One of the biggest manufacturers of diagnostics technologies plans to acquire a major European diagnostics player in a deal valued at $11.5 billion.

Waltham, Massachusetts-based Thermo Fisher Scientific said Tuesday that it would acquire Venlo, Netherlands-based Qiagen in the deal, which would also include the assumption of $1.4 billion of net debt. The deal comes the day after another major life sciences acquisition deal, when Gilead Sciences said Monday that it would spend $4.9 billion to acquire Forty Seven, a cancer immunotherapy company.

Shares of Qiagen were up by about 15% on the New York Stock Exchange Tuesday morning following the announcement. Thermo Fisher’s shares were up by about 4%.

“This acquisition provides us with the opportunity to leverage our industry-leading capabilities and R&D expertise to accelerate innovation and address emerging healthcare needs,” Thermo Fisher CEO Marc Casper said in a statement. “For shareholders, we expect the transaction to be immediately accretive and to generate significant cost and revenue synergies.”

Qiagen sells products designed to isolate and process DNA, RNA and proteins from blood. Thermo Fisher said the company’s “strong presence” in molecular diagnostics would enable it to expand its specialty diagnostics offering, including in infectious diseases, in addition to expanding its geographic presence. Qiagen has been active in developing diagnostic test kits for the SARS-CoV-2 coronavirus. On Feb. 26, it announced that it had shipped a newly designed kit, the QIAstat-Dx Respiratory Panel 2019-nCoV test kit to four hospitals in China for testing.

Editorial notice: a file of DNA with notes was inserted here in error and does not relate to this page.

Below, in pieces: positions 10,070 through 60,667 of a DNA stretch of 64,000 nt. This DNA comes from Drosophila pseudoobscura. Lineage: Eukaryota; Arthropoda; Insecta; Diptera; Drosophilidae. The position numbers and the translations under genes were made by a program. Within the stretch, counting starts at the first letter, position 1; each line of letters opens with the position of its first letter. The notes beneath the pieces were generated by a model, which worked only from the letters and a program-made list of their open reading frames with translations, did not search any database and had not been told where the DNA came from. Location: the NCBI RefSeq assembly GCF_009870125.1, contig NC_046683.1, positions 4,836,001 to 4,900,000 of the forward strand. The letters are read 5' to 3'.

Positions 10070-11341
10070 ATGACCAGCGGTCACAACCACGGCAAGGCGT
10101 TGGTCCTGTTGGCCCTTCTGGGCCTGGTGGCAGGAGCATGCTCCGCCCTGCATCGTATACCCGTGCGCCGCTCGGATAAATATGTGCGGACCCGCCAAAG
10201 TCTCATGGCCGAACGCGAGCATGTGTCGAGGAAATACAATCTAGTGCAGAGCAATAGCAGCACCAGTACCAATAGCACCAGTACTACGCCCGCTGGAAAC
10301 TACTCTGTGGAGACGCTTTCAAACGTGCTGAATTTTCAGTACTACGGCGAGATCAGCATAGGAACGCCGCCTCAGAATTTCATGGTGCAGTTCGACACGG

“This strategic step with Thermo Fisher will enable us to enter a promising new erea and will give our employees the opportunity to have an even greater impact,” Qiagen interim CEO Thierry Bernard said in a statement. “The combination is designed to deliver significant cash value to our shareholders, while enabling us to accelerate the expansion of our solutions to provide customers worldwide with breakthroughs that advance our knowledge about the science of life and improve health outcomes.”

Thermo Fisher’s last major acquisition was in March of last year, when it spent $1.7 billion to acquire Cambridge, Massachusetts-based Brammer Bio, a contract manufacturer specializing in gene therapies.

Photo: designer491, Getty Images


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